Nelson defended his work against the criticism of Survival International in an article in the Amateur Photographer saying that every image is a "subjective, creative document of the photographer". He admitted that he staged and directed the individuals, but said that it was done with their co-operation and consent.[7] In an article published in The Times, Nelson defended his book by saying that it was never meant to be reportage, but an "aesthetic, romantic, subjective, iconographic representation of people who are normally represented in a very patronising and demeaning way."[8]

Papuan tribal leader Benny Wenda has also criticized Nelson for describing his tribe as "headhunters", when in fact the Dani have never practised cannibalism. Mr Wenda said: “The real headhunters are the Indonesian military who have been killing my people. My people are still strong and we fight for our freedom. We are not ‘passing away,’ we are being killed by the brutal Indonesian soldiers. That is the truth.”[9]

Nelson's work has also been criticized for harmful inaccuracies and generalizations, which Nelson uses to make himself and his photography look good, but which harm the cause of the tribal people he is using. Julia Lagoutte writes in the OpenDemocracy: "It is simply not true that tribal people have been “unchanged for thousands of years”; they have been evolving constantly, as we have. It is clear that for Nelson, their attraction and purity is rooted in their exclusion from the future, and their containment to the past – so that is the only reality he presents in his photos. By omitting their interactions with the ‘modern world’ that they are a part of, and perpetuating the myth that they are dying out, Nelson's work freezes tribal peoples in the past and effectively denies them a place in this world." [10] Her main point is that presenting tribal peoples' disappearance as natural and inevitable is a harmful lie - if they are disappearing it is because of active discrimination, deaths, land grabs, and repression.

She writes "It is staggering that Nelson can mention Huli anger at having had their land exploited in the past but make no mention of the current nightmarish situation of Papuan tribes, who face systematic rape, torture, arbitrary arrest and murder under Indonesia’s racist military occupation." [10]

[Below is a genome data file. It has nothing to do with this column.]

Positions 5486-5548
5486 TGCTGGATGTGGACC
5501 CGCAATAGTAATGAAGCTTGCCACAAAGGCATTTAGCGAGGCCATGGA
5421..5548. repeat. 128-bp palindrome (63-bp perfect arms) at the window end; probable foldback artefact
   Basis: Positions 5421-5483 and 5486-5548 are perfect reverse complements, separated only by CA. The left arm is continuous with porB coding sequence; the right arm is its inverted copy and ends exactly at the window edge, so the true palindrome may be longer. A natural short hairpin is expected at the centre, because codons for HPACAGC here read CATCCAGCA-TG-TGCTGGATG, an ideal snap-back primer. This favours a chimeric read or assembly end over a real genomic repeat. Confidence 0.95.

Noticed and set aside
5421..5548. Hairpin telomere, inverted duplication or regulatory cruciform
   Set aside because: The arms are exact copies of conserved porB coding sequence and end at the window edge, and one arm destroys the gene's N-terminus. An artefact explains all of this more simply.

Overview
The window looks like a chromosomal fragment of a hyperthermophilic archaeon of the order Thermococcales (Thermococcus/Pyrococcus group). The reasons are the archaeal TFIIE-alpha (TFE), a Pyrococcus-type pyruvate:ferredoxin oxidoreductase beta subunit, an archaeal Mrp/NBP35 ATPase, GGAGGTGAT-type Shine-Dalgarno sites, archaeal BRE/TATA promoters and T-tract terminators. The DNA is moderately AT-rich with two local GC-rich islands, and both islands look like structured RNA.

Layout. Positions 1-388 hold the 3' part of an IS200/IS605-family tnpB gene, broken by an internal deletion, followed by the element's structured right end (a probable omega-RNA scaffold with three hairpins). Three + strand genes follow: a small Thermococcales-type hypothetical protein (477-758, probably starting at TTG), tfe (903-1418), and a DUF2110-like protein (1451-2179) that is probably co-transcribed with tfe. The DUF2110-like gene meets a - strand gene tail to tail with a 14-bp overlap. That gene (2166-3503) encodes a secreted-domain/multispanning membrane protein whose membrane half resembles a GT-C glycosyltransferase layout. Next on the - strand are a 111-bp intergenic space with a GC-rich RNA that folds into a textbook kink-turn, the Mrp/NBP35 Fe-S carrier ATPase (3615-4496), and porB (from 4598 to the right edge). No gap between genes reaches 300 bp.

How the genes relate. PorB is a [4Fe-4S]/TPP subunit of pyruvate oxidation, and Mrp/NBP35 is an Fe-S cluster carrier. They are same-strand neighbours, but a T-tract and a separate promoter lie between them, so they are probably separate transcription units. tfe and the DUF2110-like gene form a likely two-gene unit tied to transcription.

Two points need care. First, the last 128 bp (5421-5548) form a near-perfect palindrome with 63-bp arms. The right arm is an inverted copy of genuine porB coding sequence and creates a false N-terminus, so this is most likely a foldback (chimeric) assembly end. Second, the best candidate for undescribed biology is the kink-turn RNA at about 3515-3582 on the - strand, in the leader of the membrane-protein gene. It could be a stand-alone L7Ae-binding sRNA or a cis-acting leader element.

Several indigenous commentators have also objected to the outdated and colonial idea that tribal people and indigenous people are disappearing. Many indigenous commentators, especially Maori, took issue with Nelson's characterisation of those he photographs as 'remote' and 'passing away', on a post on George Takei's facebook page. One commentator amongst many stated: “I just turned my head and looked at my three Maori kids perched on the couch watching Chowder. Like arms length away. Hardly remote lol.” Another comment read: "As a Maori man, I can go ahead and say the lack of research on this photographers part is straight up offensive." [11]

Publications[edit]

  • Literary portraits of China (1997) (under the name of James Philip Nelson and Ashkaine hora Adema)
  • Before they pass away (2009) published by france2

References[edit]

  1. ^ a b c d Trebay, Guy (2013-10-18). "Images From the Edges of the Earth". The New York Times. 
  2. ^ Roads and Kingdoms Accessed 19 April 2014
  3. ^ a b Official website for Before they pass away Accessed 6 June 2014
  4. ^ The Humanity Initiative Accessed 6 June 2014
  5. ^ O'Molloy, Colm (2014-01-09). "Before they pass away: Jimmy Nelson's photos of at-risk tribes". BBC. Retrieved 2014-06-15. 
  6. ^ a b c d Truthout Accessed 6 June 2014
  7. ^ Cheesman, Chris (2014-06-05). "Photographer hits back at tribal images 'baloney' attack". Amateur Photographer. Retrieved 2014-06-15. 
  8. ^ "Photographs depicting remote tribes are 'baloney'". The Times. 2014-06-03. Retrieved 2014-06-15. 
  9. ^ "Amazon tribal person holds protest outside gallery against exhibition". The Morning Star. 2014-09-26. Retrieved 2014-10-20. 
  10. ^ a b "Jimmy Nelson's wrong: tribal peoples aren't passing away, they are fighting against brutal oppression". openDemocracy. 2014-10-29. Retrieved 2018-03-08. 
  11. ^ "George Takei". www.facebook.com. Retrieved 2018-03-08. 

External links[edit]